On August 8, thousands of farmers and activists from across 20 Indian states demonstrated in New Delhi against the Biotechnology Regulatory Authority of India (BRAI) Bill, and demanded an end to GMOs in India. 53-year-old farmer Jaswant Sainhara, standing with his son, proudly held up a placard that read, “Monsanto, Quit India.”
August in Delhi is among the hottest months of the year, with temperatures ranging from 40 to 45 degrees Celsius (104 to 113 Fahrenheit). Yet under the sweltering summer sky, the people whose voices rose together that day knew they were not fighting for their justice alone, but were fighting for the basic human right to safe food.
India seems to have awoken to the dangers of GM crops. In a recent move, the courts here rejected two patent appeals by biotech giant Monsanto, dealing a sizable blow to a company that recoups its research investments in large part via patents.
Monsanto wanted to patent its “Methods of Enhancing Stress Tolerance in plants and methods thereof,” and “A method of producing a transgenic plant, with increasing heat tolerance, salt tolerance or drought tolerance.” But both the Patent Appeals Court and the Intellectual Property Appellate Board rejected the company’s claims, saying they involved no “inventive steps” as required in the Patents Act of 1970, and that they offered a “mere application” of already known science.
For the many farmers protesting the GM poisoning of their fields, crops and their very livelihoods, the courts’ decision was a significant victory and validation for India’s food growers. Sainhara, for example, said he didn’t really understand what GM crops were all about until his son — who had been educated through a local NGO — explained to him how GM food and seeds worked.
“For years, I saw my yield going down,” he said. “Where was the strong disease resistant cotton I was promised? I could visibly see the soil quality deteriorating. I was poisoning my sole source of livelihood with my own hands.”
India has a long and contentious history with Monsanto, the multinational ag-biotech corporation headquartered in Creve Coeur, just outside St. Louis, Missouri. The conflict goes back to Monsanto’s introduction of BT Cotton here in 2001, when farmers were promised a robust cotton crop that would remain pest resistant.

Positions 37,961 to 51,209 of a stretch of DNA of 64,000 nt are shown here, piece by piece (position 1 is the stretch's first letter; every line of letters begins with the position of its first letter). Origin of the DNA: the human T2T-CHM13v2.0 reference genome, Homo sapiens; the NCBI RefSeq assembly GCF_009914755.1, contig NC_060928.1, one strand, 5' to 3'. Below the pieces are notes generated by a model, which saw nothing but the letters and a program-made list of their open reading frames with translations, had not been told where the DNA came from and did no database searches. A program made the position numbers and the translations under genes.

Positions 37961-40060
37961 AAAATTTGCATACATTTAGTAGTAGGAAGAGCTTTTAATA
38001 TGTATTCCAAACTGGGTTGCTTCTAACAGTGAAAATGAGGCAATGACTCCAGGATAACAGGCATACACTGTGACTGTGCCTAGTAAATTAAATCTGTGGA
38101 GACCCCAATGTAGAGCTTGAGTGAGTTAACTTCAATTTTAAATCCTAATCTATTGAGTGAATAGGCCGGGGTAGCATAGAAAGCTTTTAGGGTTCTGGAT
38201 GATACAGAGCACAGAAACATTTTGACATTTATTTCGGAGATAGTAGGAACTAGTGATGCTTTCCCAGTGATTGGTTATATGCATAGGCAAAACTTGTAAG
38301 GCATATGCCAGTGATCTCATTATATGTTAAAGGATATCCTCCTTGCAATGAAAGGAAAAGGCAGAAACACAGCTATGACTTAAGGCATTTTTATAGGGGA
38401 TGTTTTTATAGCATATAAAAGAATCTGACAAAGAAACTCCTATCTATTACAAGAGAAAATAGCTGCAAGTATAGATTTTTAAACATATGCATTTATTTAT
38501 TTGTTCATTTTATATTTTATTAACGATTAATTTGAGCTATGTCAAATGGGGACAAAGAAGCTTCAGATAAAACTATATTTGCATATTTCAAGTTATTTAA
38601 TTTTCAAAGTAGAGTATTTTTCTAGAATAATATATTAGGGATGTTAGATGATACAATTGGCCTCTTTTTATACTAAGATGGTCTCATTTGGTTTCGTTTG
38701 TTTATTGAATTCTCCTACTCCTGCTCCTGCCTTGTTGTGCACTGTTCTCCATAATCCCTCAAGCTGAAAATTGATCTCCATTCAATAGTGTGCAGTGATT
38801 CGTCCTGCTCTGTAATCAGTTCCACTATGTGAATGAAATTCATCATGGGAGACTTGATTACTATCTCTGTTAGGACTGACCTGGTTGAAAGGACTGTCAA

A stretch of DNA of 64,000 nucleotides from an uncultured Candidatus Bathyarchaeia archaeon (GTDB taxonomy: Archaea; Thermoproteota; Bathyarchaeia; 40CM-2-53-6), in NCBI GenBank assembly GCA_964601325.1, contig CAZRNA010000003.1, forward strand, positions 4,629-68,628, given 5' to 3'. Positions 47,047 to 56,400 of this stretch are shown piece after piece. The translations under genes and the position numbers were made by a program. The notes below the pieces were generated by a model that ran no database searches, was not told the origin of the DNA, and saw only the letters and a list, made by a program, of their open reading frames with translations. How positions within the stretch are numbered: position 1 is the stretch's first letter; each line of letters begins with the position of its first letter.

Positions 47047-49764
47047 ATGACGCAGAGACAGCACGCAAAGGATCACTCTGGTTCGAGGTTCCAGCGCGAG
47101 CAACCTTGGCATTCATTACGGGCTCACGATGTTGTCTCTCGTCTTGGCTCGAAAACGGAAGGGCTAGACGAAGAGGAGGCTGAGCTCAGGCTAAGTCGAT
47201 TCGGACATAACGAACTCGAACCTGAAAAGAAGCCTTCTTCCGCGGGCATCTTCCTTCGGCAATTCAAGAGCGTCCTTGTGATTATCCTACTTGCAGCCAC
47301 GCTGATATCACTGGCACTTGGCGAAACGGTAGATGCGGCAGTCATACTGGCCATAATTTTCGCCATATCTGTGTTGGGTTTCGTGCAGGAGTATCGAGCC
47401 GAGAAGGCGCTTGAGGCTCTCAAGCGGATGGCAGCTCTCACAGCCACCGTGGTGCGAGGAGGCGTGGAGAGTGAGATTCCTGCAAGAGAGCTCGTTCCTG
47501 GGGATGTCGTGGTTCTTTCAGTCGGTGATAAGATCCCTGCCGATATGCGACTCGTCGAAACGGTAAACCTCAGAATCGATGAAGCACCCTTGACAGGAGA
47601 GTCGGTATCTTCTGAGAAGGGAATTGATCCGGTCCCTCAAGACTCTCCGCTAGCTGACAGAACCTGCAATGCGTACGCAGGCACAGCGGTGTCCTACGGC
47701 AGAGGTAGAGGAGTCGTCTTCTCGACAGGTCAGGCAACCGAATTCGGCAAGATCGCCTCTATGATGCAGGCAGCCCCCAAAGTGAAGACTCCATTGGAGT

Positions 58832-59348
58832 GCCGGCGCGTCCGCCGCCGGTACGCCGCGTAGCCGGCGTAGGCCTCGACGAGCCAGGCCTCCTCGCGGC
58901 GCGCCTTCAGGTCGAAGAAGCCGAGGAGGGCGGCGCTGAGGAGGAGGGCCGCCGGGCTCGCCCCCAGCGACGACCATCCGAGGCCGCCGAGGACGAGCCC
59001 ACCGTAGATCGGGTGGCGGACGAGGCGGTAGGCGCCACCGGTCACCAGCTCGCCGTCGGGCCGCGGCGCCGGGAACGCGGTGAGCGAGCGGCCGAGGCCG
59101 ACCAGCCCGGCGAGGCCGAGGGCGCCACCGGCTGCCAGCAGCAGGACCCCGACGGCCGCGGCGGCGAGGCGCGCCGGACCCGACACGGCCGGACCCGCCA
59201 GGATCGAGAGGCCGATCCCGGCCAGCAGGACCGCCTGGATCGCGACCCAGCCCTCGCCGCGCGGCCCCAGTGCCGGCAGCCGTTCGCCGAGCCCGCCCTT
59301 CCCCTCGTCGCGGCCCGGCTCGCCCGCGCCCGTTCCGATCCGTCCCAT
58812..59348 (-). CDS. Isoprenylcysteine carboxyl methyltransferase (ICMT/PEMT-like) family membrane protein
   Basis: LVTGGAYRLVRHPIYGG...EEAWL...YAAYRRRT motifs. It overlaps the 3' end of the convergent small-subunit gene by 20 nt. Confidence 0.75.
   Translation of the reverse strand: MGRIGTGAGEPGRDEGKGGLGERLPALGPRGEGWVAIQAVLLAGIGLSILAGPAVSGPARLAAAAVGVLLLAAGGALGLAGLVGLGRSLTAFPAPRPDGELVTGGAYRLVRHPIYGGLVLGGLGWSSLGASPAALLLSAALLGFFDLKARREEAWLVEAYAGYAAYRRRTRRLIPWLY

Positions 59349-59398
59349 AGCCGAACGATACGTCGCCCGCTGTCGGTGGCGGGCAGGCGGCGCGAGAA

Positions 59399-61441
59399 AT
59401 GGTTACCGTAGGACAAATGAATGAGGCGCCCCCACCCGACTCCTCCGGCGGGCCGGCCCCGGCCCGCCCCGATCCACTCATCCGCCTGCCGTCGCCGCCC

But there was little warning about the downsides.
GM seeds are prohibitively expensive to start with, as companies like Monsanto charge a premium to offset research costs. But touted as “magic seeds,” the aggressive marketing tactics ensured that many farmers fell victim. They were convinced that the high cost of seeds would be offset by the yield and savings on pesticides. Soon, farmers realized that their age-old pest control was no protection against the vicious bollworms that started attacking the crop.
Forced to buy pesticide from Monsanto at high prices, India’s farmers incurred unforeseen debts that tripled once their crops failed and they were forced to buy new GM seeds for the new planting cycle. Still, their crops failed with alarming regularity.
Indian agriculture is very rain dependent, and plants growing from GM seeds need twice as much water as traditional crops. Traditional agriculture here works with the monsoons and the great amount of rain. But by this time the monsoons weren’t enough, and when the rains didn’t come — as they often don’t in India — the crops dried up and died.
A step that was touted to revolutionize food growth in India turned into a vicious cycle of forced debt, poverty and eventually mass suicides that pushed the issue to receive national attention. In a 2008 article titled “The GM Genocide,” the UK-based Mail Online noted that an estimated 125,000 farmers had committed suicide “as a result of the ruthless drive to use India as a testing ground for genetically modified crops.”